Want some of your own? Here’s the code.
As you have undoubtedly heard by now, there is a paper that claims to prove P!=NP, and there is a serious effort to understand the proof.
It has been fun to watch the experts set to work on this, and it has brought a lot of attention to random k-SAT, a problem that was near and dear to me when I was a grad student. And I get to learn interesting things from them without having to struggle through Deolalikar’s opus myself.
One interesting thing is the way Scott Aaronson reacted, saying:
If Vinay Deolalikar is awarded the $1,000,000 Clay Millennium Prize for his proof of P≠NP, then I, Scott Aaronson, will personally supplement his prize by the amount of $200,000.
When I first read about Aaronson’s offer to add $200K to the prize money, reported 2nd hand in a roundup of what the #pnp blogs were saying, it came off like the young professor is really hoping to have people work on this thing. But once my trusty rss feeder fed me his post, I realized his offer is not about how profs at private universities have disposable income that public schools don’t provide. It’s his way of quantifing his confidence in the accuracy of the proof.
If Aaronson had framed this in terms of a bet, it would be a textbook example of his level of certainty that the proof will have a flaw (a textbook in decision theory, anyway). But offering the sum without any possibility of receiving a return in the alternative scenario breaks expected utility theory. How certain is Scott? It all depends on what amount of money means nothing to him.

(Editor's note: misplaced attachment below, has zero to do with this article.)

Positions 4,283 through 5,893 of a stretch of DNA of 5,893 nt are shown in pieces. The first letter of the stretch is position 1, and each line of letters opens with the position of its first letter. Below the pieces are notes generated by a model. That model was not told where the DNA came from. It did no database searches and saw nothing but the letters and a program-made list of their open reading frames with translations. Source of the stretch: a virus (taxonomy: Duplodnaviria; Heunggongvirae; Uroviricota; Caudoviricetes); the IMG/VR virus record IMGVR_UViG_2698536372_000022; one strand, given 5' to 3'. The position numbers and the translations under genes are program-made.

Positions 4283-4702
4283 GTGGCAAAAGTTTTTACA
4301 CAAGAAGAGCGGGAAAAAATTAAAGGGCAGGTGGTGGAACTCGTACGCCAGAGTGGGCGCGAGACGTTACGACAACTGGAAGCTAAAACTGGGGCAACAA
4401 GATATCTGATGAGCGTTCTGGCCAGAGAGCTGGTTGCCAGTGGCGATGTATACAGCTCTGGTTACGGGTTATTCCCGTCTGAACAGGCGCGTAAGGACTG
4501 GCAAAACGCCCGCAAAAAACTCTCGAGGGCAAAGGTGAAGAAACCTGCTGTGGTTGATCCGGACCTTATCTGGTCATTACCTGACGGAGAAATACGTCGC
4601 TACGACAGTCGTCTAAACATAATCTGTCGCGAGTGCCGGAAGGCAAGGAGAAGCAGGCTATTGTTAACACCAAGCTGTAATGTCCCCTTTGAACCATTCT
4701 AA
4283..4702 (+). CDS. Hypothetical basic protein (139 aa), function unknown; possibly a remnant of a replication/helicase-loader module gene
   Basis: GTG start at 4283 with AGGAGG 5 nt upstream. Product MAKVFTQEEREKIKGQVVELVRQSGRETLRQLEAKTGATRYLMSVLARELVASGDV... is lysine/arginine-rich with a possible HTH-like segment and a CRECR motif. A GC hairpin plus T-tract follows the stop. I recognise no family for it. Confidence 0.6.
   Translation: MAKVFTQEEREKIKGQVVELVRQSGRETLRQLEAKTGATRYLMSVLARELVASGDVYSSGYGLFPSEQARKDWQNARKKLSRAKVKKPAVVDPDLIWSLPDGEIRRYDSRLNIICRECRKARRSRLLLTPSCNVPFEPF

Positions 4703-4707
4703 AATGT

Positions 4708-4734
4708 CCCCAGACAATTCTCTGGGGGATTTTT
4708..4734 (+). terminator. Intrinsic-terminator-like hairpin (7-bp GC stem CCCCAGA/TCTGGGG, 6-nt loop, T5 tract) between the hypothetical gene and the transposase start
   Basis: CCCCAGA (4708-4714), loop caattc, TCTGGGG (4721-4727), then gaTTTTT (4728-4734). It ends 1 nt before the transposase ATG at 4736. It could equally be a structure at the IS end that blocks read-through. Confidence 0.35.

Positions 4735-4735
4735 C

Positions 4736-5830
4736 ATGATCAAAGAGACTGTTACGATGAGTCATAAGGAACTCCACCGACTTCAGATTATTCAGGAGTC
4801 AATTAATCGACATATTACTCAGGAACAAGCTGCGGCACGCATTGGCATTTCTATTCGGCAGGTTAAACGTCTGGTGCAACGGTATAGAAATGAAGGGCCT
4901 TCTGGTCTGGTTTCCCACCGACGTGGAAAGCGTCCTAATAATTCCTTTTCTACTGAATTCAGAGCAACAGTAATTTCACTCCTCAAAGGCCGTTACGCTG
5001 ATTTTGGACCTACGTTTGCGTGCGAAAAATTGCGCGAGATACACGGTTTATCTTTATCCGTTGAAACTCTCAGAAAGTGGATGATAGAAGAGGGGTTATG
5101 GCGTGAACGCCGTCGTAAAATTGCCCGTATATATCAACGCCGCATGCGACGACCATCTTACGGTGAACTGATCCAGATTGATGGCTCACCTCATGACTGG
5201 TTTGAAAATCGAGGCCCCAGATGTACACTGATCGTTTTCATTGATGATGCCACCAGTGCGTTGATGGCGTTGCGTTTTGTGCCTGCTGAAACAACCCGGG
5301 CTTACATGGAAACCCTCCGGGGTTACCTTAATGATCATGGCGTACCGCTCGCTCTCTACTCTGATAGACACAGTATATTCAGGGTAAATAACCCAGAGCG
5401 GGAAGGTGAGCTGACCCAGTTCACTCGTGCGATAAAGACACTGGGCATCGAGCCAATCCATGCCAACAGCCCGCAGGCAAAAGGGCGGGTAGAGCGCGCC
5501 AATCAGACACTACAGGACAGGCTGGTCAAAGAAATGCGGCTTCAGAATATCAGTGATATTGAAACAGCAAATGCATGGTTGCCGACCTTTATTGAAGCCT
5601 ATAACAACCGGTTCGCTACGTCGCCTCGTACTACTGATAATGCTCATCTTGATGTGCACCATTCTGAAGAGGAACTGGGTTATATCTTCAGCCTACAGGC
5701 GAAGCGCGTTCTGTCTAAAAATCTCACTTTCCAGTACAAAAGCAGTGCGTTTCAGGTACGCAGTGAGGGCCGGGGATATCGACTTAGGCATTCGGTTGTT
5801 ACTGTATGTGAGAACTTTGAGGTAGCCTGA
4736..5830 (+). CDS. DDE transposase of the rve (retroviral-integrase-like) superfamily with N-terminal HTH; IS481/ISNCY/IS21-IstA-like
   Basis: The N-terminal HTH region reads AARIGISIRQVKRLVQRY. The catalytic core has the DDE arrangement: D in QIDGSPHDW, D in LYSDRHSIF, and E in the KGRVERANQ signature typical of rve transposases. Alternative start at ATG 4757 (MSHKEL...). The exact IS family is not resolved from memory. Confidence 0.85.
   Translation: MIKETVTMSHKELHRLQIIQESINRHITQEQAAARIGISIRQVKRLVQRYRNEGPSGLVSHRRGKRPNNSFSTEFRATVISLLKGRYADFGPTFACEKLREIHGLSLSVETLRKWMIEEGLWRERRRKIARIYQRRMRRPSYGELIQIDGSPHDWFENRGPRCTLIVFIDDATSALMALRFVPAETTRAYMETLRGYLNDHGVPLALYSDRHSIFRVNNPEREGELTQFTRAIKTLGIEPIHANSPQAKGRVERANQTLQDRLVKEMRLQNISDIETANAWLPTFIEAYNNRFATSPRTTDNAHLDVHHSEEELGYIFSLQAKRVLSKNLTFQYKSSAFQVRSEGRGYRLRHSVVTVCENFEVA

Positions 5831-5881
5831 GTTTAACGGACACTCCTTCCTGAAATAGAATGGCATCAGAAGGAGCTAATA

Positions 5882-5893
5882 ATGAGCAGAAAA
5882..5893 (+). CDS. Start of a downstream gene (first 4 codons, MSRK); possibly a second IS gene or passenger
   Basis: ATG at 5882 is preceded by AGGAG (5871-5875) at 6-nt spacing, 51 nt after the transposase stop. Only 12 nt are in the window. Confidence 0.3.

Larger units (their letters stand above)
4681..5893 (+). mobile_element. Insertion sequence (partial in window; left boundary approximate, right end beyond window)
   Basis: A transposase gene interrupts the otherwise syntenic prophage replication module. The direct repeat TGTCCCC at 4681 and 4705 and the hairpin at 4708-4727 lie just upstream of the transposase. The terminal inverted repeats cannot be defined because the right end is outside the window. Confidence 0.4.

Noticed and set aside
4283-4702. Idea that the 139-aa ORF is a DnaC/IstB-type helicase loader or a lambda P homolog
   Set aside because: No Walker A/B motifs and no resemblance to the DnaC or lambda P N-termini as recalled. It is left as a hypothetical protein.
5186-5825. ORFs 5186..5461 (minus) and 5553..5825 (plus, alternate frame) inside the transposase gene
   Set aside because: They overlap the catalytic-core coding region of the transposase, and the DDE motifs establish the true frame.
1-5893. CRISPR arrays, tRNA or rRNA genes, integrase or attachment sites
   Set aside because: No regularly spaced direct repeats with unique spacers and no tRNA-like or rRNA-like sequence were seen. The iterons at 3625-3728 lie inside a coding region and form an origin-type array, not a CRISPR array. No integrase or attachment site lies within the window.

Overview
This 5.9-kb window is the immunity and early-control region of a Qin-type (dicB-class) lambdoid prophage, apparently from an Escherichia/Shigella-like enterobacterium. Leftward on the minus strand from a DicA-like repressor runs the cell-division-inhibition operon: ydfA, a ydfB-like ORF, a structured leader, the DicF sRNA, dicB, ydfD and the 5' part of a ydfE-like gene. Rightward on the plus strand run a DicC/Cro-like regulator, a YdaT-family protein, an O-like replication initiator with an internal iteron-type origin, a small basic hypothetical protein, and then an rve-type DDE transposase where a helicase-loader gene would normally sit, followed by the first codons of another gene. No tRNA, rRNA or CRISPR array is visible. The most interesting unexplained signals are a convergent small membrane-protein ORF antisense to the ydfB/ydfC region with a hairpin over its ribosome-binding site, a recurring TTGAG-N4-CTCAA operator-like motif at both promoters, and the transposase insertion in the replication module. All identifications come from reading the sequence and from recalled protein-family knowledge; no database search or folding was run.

James Lee has a new post on his tcsmath blog about Gaussian Processes, a topic I’ve been enamored with for the last while. I love the graphics he includes in his posts… they look like they take a lot of work to produce.
James (and Talagrand) are interested in finding the supremum of a GP, which I can imagine being a very useful tool for studying random graphs and average-case analysis of algorithms. I’m interested in finding rapidly mixing Markov chains over GPs, which seems to be useful for disease modeling. Seemingly very different directions of research, but I’ll be watching tcsmath for the next installment of majorizing measures.